Postgraduate Course: Dissertation MSc Global Crime, Justice and Security (LAWS11296)
|School||School of Law
||College||College of Arts, Humanities and Social Sciences
|Credit level (Normal year taken)||SCQF Level 11 (Postgraduate)
||Availability||Not available to visiting students
|Summary||An independent piece of research and analysis of up to 10,000 words on an agreed topic in the field of Global Crime, Justice and Security. Supervision is provided. Work that integrates perspectives from more than one relevant discipline is especially welcomed.
The MSc in Global Crime, Justice and Security is defined by its analytical focus rather than any disciplinary approach. During the programme students will have been exposed to legal and political theory and philosophy, political science, sociology, criminology and international relations. Students can choose any one of a number of approaches to the dissertation, so long as it is appropriate to answer the research question.
The dissertation can take a variety of forms, including:
- Analysis of documents, such as policy documents;
- Analysis of law, through statute and case-material (a 'black-letter law' approach);
- Analysis of secondary data (quantitative or qualitative data)
- Fieldwork based, involving the generation, collection and analysis of primary data;
- Analysis primarily aimed at advancing conceptual and/or theoretical insights;
- Any sensible combination of the above.
Entry Requirements (not applicable to Visiting Students)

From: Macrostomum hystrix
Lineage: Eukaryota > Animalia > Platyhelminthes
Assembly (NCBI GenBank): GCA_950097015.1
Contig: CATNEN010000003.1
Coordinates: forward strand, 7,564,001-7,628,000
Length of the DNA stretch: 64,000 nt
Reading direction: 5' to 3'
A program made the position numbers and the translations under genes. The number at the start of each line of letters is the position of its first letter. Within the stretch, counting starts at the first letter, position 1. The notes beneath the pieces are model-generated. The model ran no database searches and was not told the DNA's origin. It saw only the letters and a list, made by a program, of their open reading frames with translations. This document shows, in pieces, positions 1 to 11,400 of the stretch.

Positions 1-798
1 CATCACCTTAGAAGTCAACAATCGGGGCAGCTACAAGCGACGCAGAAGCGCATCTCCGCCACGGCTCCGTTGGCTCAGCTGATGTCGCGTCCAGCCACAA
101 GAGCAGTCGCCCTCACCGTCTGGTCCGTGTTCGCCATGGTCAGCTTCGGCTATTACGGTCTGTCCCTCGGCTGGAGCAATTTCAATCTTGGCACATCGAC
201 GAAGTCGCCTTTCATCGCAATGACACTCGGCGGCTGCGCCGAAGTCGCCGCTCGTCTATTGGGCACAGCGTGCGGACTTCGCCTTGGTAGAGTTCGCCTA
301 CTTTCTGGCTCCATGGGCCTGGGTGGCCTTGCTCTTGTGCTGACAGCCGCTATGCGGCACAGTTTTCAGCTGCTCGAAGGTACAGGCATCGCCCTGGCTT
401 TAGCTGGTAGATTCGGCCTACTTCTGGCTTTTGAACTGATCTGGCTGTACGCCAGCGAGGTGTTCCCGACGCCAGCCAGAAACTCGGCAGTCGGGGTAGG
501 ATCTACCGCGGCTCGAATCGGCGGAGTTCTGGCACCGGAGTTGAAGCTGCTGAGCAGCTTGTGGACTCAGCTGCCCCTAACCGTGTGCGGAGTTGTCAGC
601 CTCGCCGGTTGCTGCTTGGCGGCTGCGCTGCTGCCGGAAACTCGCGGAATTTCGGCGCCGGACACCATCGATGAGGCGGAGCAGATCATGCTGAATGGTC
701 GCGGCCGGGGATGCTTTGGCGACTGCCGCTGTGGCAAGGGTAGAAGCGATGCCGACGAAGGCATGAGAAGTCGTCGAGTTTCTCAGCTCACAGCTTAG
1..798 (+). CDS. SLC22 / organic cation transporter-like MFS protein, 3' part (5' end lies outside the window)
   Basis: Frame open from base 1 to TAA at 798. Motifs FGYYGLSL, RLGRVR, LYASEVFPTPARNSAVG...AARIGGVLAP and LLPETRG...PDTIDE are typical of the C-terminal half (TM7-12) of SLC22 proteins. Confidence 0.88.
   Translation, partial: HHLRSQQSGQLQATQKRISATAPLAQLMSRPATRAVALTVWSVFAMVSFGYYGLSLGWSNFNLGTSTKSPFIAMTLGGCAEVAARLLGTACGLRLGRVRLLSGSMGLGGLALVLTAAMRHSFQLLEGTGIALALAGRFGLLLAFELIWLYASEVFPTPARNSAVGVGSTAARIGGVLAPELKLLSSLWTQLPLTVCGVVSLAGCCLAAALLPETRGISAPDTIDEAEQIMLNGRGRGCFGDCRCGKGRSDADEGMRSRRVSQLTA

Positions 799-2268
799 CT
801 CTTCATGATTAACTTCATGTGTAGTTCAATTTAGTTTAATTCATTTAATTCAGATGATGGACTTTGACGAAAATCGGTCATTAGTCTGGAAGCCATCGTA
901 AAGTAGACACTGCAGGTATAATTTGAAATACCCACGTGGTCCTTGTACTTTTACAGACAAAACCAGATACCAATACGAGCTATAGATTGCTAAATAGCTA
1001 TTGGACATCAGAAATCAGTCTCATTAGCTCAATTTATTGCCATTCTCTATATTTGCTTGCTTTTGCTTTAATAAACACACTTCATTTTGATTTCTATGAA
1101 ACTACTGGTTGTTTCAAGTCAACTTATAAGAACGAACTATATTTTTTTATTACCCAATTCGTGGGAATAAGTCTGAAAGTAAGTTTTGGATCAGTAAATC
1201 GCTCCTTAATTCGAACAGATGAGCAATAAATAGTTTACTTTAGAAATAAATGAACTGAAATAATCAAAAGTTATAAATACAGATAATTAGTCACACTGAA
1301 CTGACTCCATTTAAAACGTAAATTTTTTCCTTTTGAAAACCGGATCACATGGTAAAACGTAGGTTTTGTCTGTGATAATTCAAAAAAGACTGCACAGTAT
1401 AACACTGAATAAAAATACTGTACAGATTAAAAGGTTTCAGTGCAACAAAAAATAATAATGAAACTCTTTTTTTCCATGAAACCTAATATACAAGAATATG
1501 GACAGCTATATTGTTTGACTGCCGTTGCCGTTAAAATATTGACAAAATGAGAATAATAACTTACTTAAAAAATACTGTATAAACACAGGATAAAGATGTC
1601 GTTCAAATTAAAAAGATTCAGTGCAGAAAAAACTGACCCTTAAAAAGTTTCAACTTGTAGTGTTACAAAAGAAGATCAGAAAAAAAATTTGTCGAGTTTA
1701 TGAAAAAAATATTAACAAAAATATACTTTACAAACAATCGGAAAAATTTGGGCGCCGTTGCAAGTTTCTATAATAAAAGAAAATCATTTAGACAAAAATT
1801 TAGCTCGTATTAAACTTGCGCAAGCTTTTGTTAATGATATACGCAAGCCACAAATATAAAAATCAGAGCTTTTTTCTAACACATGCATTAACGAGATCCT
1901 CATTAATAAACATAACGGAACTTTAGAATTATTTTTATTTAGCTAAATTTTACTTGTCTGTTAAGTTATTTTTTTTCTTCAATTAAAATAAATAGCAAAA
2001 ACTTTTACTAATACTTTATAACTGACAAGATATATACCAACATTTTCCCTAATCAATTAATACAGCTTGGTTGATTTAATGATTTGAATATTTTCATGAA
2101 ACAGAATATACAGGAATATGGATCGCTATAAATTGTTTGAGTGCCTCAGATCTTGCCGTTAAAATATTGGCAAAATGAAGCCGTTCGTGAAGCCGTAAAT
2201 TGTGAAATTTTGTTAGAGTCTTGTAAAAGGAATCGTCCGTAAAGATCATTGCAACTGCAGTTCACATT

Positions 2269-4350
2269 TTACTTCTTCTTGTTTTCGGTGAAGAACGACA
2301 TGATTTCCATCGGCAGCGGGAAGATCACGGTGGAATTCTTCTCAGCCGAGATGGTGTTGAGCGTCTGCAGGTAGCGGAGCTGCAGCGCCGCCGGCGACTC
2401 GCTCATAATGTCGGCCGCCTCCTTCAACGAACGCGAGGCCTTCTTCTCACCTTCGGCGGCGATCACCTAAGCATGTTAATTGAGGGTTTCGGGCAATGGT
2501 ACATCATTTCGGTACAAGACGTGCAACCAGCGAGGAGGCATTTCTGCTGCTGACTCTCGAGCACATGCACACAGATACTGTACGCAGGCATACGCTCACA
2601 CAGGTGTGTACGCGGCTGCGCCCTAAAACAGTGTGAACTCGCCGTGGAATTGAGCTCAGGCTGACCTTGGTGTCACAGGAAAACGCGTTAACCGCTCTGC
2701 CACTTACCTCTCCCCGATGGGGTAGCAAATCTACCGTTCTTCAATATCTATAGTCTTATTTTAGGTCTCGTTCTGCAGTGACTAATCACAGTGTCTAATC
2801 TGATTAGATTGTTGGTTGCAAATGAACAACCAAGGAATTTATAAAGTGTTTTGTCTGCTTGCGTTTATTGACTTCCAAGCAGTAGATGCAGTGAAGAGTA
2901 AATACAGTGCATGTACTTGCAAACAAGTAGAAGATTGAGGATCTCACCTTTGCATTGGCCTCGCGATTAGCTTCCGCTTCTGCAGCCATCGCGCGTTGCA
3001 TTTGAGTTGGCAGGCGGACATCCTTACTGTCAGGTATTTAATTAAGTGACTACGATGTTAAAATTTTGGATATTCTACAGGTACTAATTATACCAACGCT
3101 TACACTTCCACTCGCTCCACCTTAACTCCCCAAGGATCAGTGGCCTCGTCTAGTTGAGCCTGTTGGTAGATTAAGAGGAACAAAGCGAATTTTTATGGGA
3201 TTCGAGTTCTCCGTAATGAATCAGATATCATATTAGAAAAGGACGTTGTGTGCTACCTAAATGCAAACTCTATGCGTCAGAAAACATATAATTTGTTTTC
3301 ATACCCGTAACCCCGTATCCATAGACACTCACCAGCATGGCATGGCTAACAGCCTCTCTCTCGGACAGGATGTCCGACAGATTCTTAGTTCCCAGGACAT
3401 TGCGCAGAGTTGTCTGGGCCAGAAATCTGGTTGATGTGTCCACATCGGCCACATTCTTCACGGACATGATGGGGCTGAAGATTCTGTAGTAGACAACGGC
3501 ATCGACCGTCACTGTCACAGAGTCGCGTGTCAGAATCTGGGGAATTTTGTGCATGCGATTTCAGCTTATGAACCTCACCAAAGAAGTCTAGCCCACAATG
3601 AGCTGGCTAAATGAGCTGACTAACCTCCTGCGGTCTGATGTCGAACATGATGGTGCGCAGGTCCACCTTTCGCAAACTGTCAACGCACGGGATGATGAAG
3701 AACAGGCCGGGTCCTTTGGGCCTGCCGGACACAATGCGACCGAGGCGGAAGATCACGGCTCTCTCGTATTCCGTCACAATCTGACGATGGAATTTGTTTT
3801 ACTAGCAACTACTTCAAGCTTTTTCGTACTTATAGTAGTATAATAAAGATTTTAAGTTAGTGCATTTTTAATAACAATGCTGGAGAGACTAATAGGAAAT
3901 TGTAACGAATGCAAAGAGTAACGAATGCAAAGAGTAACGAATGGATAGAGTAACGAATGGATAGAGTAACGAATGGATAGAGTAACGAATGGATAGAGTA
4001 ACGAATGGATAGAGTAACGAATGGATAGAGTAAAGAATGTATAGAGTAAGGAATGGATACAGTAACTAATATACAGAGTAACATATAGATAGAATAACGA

||Other requirements|| None
Course Delivery Information
|Academic year 2020/21, Not available to visiting students (SS1)
||Block 5 (Sem 2) and beyond
|Course Start Date
|Learning and Teaching activities (Further Info)
Dissertation/Project Supervision Hours 8,
Programme Level Learning and Teaching Hours 12,
Directed Learning and Independent Learning Hours
|Assessment (Further Info)
|Additional Information (Assessment)
||Dissertation of 10,000 words in length. This assessment is worth 100% of the overall course mark.
Full guidance on what is included in the word count is provided.
|No Exam Information
On completion of this course, the student will be able to:
- Demonstrate an ability to integrate perspectives from more than one discipline, where appropriate to the selected topic and question.
- Undertake a sustained piece of supervised, but independent, work in the field of global crime, justice and security displaying a mix, appropriate to the selected research topic and question, of research skills, analytic skills, theoretical understanding and substantive knowledge.
- Engage critically and analytically with the literature in the field of specialist interest.
- Employ relevant legal, political and/or social science concepts and theories in formulating a thesis.
- Manage the conduct, presentation, and timing of an independent research project, employing appropriate analytic, comparative and bibliographic skills.
|Becker, H. 1986. Writing for Social Scientists: How to Start and Finish Your Thesis, Book or Article. Chicago: University of Chicago Press. |
Hart, C. 1998. Doing a Literature Review. London: Sage.
Israel, M. and Hay, I. 2006. Research Ethics for Social Scientists. London: Sage.
Salter, M. and Mason, J. 2007. Writing Law Dissertations. Harlow: Pearson.
Turabian, K.L. 2007. A Manual for Writers of Research Papers, Theses, and Dissertations. Chicago: University of Chicago Press.
Wilson, S. and Kenny, P. 2007. The Law Student┐s Handbook. Oxford: Oxford University Press (especially p. 132ff. ┐Preparing Substantial Pieces of Work┐).
|Graduate Attributes and Skills
Writing clearly and concisely to a brief;
Delivering an argument and supporting it with evidence;
Formulating, planning and managing large projects;
Working independently and managing deadlines;
Oral communication skills.
||Students seeking to conduct all or part of the work on their dissertation away from Edinburgh should present a case to the programme director.
|Course organiser||Dr Andy Aitchison
Tel: (0131 6)51 4563
|Course secretary||Ms Ruth Johnston
Tel: (0131 6)50 9094